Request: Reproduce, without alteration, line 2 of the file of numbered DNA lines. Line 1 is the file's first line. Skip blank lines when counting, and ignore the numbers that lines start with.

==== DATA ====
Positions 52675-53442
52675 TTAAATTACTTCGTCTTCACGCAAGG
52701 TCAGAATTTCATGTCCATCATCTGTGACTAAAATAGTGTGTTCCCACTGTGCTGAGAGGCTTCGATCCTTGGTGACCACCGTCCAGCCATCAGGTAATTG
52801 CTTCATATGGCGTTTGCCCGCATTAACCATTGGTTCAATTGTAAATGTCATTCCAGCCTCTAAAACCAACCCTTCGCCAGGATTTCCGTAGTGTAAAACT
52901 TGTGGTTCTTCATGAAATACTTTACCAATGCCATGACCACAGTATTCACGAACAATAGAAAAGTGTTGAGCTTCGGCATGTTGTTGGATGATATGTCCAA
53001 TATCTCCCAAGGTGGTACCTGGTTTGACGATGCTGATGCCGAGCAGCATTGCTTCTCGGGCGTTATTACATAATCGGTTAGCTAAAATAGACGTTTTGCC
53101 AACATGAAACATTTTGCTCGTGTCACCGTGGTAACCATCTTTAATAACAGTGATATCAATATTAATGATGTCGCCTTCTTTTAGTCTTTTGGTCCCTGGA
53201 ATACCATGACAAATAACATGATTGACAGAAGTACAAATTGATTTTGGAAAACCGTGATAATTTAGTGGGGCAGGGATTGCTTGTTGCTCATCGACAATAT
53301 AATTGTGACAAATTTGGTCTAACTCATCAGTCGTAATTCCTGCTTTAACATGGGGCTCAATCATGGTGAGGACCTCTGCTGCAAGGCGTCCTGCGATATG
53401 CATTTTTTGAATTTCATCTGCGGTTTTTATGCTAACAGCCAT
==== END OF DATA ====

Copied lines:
52675 TTAAATTACTTCGTCTTCACGCAAGG